Who is Lydia Tár?
That is the question you will ask yourself while walking into and out of Todd Field’s thrilling and terrifying new drama.
Lydia, played by the incomparable Cate Blanchett, is introduced to us backstage before a live interview. She sucks in heavy breaths, rearranges her face, hair, hands, and smooths her jacket as if preparing for war. Her nervous flinches give way to shots of expensive suits prepared for her, expensive pencils she wields, and expensive music in her hands. When New Yorker writer Adam Gopnik (playing himself) finally introduces her, Lydia walks into the spotlight, unnaturally collected, as a perfect blank slate. As she turns her mild smile on the crowd, you realize you have just witnessed this woman constructing herself.
Tár follows the fictional acclaimed composer and conductor Lydia Tár. Her list of accomplishments is too long for a single review: she’s one of the only female conductors to lead a major orchestra (the Berlin Philharmonic), she called the Leonard Bernstein her mentor, she’s recorded basically every piece of classical canon, and she created a scholarship fund to give young female musicians high profile internships. Did I mention she’s an EGOT? When we meet her, she’s at the peak of a deeply illustrious career, releasing a memoir and about to record Gustave Mahler’s fifth symphony. By the end of the film you will feel as though Lydia Tár is realer than most public figures, yet you will still not understand her at all.
Lydia Tár has clearly smashed the glass ceiling of classical music in this alternative universe, but this film isn’t here to show her rise. It’s here to watch her fall.
Lydia, we learn, is both a genius and a monster. She is a brilliant musician, a talented conductor and composer, and charming when she wants to be. She is also a bully and egotist, with a predilection for the young female musicians she mentors.
Tár begins on a Manhattan stage and then follows Lydia back to her home in Berlin. As we move through expensive private planes, Lydia’s intimidating and luxurious concrete penthouse, and the féted halls of the Berlin Philharmonic, Lydia exudes pure confidence, authority, and menace. It is clear she rules this glittering world with an iron fist.
As it continues, Tár milks these moments of danger so much that it almost transforms from a drama into a thriller. Field peppers in moments of unease, subtle mysteries that grow in suspense. Lydia is married to Sharon, the Philharmonic’s first violinist, and together they have a young daughter Petra; but domestic troubles abound. Sharon, played by the fantastic Nina Hoss, is never seen without dark circles, and she hovers around Lydia with wary intimacy and more than a little resentment. Concurrently, Petra is being bullied in school. An assistant director at the orchestra needs firing. When no one is looking, Lydia’s loyal assistant (Noémie Merlant) stares at her boss with both tenderness and shocking rage. Lydia is receiving strange gifts from former students and hearing odd noises. Rumors are swirling about the nature of her mentorships. And throughout all this, Lydia is drifting towards the orchestra’s newest and prettiest cellist.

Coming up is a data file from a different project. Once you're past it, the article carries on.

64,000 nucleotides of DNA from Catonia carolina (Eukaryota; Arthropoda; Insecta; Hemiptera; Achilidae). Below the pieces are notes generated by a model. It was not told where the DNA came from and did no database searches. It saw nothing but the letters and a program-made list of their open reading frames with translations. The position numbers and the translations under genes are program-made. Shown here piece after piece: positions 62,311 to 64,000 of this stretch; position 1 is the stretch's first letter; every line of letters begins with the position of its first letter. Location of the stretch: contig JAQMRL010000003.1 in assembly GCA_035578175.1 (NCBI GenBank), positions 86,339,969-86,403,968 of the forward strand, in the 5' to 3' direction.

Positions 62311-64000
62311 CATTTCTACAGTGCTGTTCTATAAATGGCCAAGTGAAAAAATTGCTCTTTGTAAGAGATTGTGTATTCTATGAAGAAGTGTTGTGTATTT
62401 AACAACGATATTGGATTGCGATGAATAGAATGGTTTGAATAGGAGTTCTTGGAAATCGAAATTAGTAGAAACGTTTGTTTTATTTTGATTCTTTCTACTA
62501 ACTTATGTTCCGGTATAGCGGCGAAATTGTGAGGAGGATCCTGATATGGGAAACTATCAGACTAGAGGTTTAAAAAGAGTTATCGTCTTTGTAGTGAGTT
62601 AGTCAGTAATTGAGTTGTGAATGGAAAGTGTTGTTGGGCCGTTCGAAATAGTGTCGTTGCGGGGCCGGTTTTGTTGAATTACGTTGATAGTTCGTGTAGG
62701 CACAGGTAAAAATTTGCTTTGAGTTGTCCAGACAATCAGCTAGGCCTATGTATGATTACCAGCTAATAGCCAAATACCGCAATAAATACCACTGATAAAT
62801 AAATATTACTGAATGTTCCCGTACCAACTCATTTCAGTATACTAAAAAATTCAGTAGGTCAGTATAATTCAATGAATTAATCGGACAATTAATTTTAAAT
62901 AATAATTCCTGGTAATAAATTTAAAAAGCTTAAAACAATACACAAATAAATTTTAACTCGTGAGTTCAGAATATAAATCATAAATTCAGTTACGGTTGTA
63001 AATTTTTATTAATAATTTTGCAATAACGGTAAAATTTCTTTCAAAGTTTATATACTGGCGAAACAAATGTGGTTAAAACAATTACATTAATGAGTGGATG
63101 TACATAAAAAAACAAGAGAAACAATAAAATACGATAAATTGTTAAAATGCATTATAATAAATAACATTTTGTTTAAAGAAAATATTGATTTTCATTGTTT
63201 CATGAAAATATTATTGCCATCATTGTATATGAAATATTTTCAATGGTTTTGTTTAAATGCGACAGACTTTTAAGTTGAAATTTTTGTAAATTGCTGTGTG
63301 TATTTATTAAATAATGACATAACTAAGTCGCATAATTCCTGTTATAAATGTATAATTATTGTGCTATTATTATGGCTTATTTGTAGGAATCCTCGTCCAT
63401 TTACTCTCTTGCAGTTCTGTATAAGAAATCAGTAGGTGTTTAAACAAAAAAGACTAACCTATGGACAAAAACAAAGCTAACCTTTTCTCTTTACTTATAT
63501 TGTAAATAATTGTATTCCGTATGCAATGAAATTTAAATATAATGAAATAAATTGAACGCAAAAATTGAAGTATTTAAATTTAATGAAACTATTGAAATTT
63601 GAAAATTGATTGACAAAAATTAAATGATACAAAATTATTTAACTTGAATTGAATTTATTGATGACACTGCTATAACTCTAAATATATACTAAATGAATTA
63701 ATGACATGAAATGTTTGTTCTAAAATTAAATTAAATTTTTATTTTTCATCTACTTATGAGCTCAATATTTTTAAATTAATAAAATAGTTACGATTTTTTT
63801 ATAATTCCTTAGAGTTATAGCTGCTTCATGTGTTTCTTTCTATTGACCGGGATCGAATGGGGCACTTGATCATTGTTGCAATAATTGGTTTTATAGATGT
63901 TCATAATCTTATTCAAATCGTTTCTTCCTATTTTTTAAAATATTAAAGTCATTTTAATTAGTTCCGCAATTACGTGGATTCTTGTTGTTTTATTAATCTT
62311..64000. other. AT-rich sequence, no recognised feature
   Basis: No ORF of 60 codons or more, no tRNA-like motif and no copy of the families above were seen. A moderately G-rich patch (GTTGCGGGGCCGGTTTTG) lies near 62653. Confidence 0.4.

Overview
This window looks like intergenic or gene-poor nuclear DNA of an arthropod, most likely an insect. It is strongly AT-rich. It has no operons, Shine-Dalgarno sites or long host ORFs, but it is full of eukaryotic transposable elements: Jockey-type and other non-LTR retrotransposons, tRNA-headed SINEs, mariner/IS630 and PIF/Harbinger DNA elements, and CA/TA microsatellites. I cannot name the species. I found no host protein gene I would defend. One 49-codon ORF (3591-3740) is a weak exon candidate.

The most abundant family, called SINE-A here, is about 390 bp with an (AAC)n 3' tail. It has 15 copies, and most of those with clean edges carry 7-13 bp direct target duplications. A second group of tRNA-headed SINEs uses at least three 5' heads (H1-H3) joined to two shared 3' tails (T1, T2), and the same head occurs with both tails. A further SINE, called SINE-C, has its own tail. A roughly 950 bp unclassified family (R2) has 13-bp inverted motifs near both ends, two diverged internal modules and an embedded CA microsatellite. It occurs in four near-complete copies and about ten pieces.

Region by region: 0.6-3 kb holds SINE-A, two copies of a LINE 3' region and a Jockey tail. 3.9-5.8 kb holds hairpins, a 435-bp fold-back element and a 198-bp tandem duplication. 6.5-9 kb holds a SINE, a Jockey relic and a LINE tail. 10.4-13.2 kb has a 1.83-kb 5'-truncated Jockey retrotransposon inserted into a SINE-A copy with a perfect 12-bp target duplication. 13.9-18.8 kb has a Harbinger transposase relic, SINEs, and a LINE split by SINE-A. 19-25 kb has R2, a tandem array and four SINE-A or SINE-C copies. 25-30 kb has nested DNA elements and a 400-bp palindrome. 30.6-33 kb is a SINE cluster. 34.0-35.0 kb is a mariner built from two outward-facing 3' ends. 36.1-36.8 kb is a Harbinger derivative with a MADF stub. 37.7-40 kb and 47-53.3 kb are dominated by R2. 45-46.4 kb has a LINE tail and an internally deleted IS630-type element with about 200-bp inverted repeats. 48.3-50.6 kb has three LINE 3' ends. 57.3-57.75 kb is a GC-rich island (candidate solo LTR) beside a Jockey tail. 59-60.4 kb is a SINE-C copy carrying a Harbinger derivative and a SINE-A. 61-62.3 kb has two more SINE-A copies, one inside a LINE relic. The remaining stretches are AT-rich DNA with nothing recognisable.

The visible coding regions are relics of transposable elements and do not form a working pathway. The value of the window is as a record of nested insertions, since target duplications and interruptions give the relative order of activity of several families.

The film could be labeled a ‘cancel culture’ tale, which while that does describe its plot, this labeling is a disservice to the ideas Tár presents. Tár is a true meditation on Lydia’s world, the rarified world of classical music. It is truly interested in power, in guilt, and in the ways in which the public and media elevate brilliant people higher than their actions. Lydia Tár is certainly swept up in the phenomenon of cancel culture, but Tár is less interested in what that abstract term means and more about the ways in which Lydia has been able to abuse her power for so long. Todd Field’s script refuses to either admire or despise Lydia; it leaves this judgment up to its audience. In fact, by rejecting any moral absolutism, Field seems to suggest that Lydia the monster and Lydia the genius are inextricably connected.
This spiraling character study truly belongs to Cate Blanchett, who is nothing short of extraordinary. As she conducts, she appears to summon sound into existence with a sweep of her arms. She commands every room and every scene with her sheer overwhelming presence; at home and at work, she moves like an honored guest waiting for her spotlight.
Lydia runs big and small, as the tiniest flicker in her eyes or a piercing shriek may signal the same incoming breakdown. Blanchett’s performance is wrapped up in all of Lydia’s shifting identities: maestro, loving mother, and faithful wife. Tár is best as a dark character study; the occasional glimpses into what makes Lydia powerful drive the film forwards. The control she wields controls her.
Even during scenes devoid of any real conflict, danger, or monstrosity, what makes Lydia tick is always under the surface. “Honey,” she almost tenderly tells her daughter, who has arranged a stuffed animal orchestra and wants to give them all the baton. “It’s not a democracy.”